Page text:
Friday, August 26, 2011
The Hood River County Chamber of Commerce may be a victim of its own success.
In recent years the county has plowed funds from the room tax (TRT) it receives from local hotels into its marketing and tourism budgets. The efforts have paid off.
"Last year we had 12,000 people come through the visitors center the whole year," said Chamber Director Kerry Cobb. "This year we have had that many already."
However, while the chamber has been ramping up tourism efforts, a complex situation involving city sewer service may take away a large part of its revenue unless it can come to an agreement with the city.
Due to the tourism influx, one of the area's popular lodging destinations, Vagabond Lodge, is in the early planning stages of a 24-unit expansion at its location on Westcliff Drive.
In order to make the expansions, the Lodge would have to expand its sewer services, as well.
According to a consent to annexation agreement filed with the city by the Vagabond Lodge (as well as several other properties on Westcliff), any significant increase in city services would trigger that property's annexation into the city.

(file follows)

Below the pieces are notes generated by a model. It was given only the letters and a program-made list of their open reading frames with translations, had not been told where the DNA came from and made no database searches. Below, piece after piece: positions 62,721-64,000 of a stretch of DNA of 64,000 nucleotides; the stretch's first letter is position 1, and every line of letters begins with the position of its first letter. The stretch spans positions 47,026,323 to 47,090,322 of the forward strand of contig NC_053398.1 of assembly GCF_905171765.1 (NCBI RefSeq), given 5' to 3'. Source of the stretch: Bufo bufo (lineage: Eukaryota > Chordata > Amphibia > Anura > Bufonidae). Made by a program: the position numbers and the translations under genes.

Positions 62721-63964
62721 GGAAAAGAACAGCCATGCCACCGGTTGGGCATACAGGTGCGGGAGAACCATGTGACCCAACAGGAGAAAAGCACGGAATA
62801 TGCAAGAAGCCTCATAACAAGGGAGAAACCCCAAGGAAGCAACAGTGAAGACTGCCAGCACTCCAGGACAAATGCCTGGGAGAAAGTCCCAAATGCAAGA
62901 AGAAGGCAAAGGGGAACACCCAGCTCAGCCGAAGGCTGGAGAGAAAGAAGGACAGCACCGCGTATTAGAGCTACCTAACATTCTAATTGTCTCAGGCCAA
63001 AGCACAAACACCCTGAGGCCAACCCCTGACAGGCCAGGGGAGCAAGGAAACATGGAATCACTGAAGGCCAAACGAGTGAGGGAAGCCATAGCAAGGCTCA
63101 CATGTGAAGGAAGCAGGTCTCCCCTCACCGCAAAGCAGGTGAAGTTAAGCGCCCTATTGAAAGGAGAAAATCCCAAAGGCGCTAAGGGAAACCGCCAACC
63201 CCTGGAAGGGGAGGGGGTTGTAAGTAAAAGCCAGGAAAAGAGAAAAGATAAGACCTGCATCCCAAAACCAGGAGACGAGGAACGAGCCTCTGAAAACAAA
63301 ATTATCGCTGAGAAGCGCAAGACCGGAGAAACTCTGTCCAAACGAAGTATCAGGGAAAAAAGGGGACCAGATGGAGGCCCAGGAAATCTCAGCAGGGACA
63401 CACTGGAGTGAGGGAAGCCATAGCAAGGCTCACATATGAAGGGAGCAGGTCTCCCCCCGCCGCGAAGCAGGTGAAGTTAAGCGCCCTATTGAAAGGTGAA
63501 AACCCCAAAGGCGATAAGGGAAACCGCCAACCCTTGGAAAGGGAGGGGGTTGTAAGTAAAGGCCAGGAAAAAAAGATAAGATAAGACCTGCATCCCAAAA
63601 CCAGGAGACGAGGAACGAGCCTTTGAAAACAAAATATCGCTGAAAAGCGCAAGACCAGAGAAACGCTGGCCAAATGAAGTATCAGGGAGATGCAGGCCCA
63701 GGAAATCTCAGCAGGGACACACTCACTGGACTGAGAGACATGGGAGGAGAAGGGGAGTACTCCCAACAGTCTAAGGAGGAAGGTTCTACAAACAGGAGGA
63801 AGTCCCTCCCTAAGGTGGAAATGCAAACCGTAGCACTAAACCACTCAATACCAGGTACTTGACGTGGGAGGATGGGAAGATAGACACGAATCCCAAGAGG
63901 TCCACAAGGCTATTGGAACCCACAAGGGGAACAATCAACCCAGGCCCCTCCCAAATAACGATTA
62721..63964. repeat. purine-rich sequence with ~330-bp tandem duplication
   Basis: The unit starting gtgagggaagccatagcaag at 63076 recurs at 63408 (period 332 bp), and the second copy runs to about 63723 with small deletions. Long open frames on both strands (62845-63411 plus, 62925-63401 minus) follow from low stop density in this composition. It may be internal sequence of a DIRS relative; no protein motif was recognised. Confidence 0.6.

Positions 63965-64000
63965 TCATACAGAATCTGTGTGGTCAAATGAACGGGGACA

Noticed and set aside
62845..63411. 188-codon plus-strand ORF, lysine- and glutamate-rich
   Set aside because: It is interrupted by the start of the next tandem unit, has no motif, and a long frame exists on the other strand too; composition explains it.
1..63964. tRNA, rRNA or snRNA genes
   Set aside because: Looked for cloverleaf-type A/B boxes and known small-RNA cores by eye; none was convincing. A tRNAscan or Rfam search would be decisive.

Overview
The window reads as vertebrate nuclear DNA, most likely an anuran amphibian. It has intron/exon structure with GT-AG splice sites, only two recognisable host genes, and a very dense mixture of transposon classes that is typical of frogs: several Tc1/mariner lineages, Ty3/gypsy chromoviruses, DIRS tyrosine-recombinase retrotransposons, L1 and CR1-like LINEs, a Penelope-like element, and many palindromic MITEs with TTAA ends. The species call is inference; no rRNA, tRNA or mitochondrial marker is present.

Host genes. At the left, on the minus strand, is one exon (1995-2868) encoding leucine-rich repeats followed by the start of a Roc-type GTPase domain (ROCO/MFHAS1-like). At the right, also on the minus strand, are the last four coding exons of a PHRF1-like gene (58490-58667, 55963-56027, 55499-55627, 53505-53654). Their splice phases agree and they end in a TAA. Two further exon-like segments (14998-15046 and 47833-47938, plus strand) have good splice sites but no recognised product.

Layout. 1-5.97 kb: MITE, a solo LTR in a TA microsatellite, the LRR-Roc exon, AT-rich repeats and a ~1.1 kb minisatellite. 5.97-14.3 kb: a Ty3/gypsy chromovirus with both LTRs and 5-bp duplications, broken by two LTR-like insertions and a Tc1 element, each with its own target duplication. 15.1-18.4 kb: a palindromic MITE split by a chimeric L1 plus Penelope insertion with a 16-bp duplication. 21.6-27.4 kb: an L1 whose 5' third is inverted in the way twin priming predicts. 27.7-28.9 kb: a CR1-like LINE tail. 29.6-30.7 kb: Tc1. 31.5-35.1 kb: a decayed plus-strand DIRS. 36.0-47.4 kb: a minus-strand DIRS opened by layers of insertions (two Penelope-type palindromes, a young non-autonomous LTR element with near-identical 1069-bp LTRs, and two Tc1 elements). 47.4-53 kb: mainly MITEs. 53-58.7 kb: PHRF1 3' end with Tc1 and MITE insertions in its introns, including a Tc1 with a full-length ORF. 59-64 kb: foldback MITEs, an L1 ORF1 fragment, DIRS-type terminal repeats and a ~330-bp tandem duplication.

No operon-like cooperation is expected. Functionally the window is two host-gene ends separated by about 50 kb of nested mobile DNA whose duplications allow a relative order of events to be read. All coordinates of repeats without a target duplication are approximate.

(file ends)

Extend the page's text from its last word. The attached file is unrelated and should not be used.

In this case that annexation would include the Columbia Gorge Hotel, which would otherwise be sitting on an island of county property on a city sewer line between the city limits and the city annexed property at the Vagabond.
That annexation would move the TRT funds from the two hotels from the county to the city, and that is where things get sticky for the chamber.
The chamber currently receives 90 percent of TRT funds through the county. From taxes generated in the city it only gets a 25 percent cut.
Currently the tax funds one full-time staff member and portions of the salary of Nancy Carlson and Cobb, and also helps pay for part of the chamber's rent at the visitors center. It also helped pay for the chamber's remodeled website and its social media efforts.
Hood River City Manager Bob Francis said the county, city and the chamber have sat down to discuss how to handle the issue and the city council is sympathetic to the chamber's needs.
"The chamber is our main tourism and marketing branch," Francis said. "When (the annexation) does happen we'll take it to the city council. They have been partners with the chamber and want to help."
The Vagabond has been considering an expansion for nearly a decade, according to owner Grant Polson, but with some improvements out of the way, he has recently started looking at the idea again.
Polson said the Vagabond has limited space to grow but would like to make use of it. They have not yet filed expansion plans with the city.